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Personality, sperm traits and a test for their combined dependence on male condition in guppies

Cite this dataset

Lymbery, Rowan; Galluccio, Edward; Evans, Jonathan; Wilson, Alastair (2022). Personality, sperm traits and a test for their combined dependence on male condition in guppies [Dataset]. Dryad.


There is evidence that animal personality traits can have spill-over effects for sexual selection, with studies reporting that male behavioural types are associated with success during pre- and post-copulatory sexual selection. Given these links between personality and sexual traits, and the evidence that their expression can depend on an individual’s nutritional status (i.e. condition), a novel prediction is that changes in a male’s diet should alter both the average expression of personality and sexual traits, and their covariance. We tested these predictions using the guppy Poecilia reticulata, a species previously shown to exhibit strong condition dependence in ejaculate traits and a positive correlation between sperm production and individual variation in boldness. Contrary to expectation, we found that dietary restriction – when administered in mature adult males – did not affect the expression of either behavioural (boldness and activity) or ejaculate traits, although we did find that males subjected to dietary stress exhibited a positive association between sperm velocity and boldness that was not apparent in the unrestricted diet group. This latter finding points to possible context-dependent patterns of covariance between sexually selected and personality traits, which may have implications for patterns of selection and evolutionary processes under fluctuating environmental conditions.


This dataset contains measures for two behavioural traits (boldness and activity) and two ejaculate traits (sperm number and sperm velocity)  from male guppies that had been fed either high diet quantity (1.9mg per day) or low diet quantity (0.9 mg per day) for one month prior to trials. During feeding trials, opaque screens were placed between adjacent individual male tanks to avoid behavioural interactions between test subjects. To ensure that the males were stimulated to produce sperm throughout the course of the study, female guppies were placed within view of each tank, as male guppies remain sexually active in the presence of females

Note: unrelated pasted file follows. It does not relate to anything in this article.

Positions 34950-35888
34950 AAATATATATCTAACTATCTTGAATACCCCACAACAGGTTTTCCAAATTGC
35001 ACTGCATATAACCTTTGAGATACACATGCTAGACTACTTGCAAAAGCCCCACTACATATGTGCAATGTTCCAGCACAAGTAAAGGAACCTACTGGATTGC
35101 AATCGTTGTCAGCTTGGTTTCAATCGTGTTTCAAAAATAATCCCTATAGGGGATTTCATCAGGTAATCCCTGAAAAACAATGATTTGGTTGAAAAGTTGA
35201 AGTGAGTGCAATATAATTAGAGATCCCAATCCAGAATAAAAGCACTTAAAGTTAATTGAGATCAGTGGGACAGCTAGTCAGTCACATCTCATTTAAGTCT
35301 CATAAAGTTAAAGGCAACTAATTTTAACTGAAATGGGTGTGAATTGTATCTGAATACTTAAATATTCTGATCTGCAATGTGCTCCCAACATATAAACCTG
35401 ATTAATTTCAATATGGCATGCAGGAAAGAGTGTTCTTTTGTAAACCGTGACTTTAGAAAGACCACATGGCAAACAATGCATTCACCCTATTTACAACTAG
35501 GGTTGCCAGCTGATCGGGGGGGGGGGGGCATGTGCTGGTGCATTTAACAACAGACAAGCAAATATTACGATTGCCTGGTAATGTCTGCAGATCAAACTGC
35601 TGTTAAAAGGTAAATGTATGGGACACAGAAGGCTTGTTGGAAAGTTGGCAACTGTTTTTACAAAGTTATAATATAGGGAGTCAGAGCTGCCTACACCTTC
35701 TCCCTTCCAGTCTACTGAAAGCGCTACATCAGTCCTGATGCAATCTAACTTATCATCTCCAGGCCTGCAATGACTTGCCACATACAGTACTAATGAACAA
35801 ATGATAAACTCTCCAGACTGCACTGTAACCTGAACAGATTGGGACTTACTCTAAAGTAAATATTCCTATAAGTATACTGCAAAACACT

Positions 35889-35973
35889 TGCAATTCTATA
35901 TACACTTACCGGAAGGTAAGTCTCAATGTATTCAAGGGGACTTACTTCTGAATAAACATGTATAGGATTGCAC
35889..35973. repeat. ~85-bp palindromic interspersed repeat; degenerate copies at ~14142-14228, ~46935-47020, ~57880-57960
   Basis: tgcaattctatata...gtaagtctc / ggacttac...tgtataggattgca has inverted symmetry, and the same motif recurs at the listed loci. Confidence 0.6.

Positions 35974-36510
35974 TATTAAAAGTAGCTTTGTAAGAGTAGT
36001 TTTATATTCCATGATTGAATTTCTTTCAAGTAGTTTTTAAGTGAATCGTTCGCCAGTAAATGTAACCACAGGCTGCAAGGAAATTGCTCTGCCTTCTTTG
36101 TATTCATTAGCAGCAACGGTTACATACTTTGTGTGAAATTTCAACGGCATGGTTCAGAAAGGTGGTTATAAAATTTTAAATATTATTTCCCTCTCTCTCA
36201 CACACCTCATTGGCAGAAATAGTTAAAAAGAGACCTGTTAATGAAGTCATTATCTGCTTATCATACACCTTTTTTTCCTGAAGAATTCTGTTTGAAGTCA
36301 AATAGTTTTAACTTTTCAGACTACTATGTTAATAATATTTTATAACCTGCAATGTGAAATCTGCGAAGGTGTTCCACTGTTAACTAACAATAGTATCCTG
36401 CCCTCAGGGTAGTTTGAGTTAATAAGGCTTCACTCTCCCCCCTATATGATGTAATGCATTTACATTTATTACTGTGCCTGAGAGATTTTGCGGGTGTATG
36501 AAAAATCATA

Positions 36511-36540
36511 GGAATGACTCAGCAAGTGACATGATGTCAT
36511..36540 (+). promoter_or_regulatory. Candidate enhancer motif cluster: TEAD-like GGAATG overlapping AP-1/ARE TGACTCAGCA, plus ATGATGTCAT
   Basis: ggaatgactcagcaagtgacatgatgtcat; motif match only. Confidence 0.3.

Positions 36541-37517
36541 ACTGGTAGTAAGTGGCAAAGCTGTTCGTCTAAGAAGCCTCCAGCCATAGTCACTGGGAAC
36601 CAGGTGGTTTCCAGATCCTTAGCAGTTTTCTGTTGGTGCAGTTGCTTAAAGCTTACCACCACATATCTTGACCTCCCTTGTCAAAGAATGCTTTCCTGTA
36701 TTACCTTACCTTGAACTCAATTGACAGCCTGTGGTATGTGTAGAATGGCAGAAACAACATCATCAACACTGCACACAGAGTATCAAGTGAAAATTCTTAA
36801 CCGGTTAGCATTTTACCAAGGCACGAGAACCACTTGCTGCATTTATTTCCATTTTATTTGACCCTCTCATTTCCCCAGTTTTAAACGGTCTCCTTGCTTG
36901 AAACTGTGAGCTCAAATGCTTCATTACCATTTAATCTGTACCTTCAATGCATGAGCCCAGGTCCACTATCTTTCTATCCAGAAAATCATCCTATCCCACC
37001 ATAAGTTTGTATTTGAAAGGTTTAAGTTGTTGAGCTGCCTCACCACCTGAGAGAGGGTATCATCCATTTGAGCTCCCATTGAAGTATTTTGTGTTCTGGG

Males were tested for behavioural traits at the end of the diet treatments, acorss two repeated measures assays (with one day recovery in between). Each fish was placed initially inside an uncovered circular refuge of opaque PVC (, which itself was placed within a circular arena  A video camera was secured above the arena to allow the fish’s movements to be observed without human disturbance. After a 5-minute period, during which the fish was allowed to acclimatize to its new surroundings, the door of the refuge was gently pulled away, allowing the fish to emerge. Using video footage, the time (in seconds) taken by an individual to emerge from the refuge was recorded. If the individual emerged within 10 minutes, its behaviour while moving around the arena was then observed over an additional 5-minute interval. The time (in seconds) the individual spent inactive or ‘frozen,’ as opposed to actively moving around, was measured over this period. The data for emergence time and time spent frozen were then inverted to provide final scores for ‘boldness’ and ‘activity’, respectively.

Ejaculates were extracted under anaesthesia after the last behavioural trial. Sperm velcoity (VCL; curvilinear velocity) was measured using computer-assisted sperm analysis, and sperm number was estimated using an Improved Neubauer hemocytometer.

Usage notes

The readme file contains an explanation of each of the variables in the dataset and (if applicable) their measurement units.


Australian Research Council, Award: DP210100468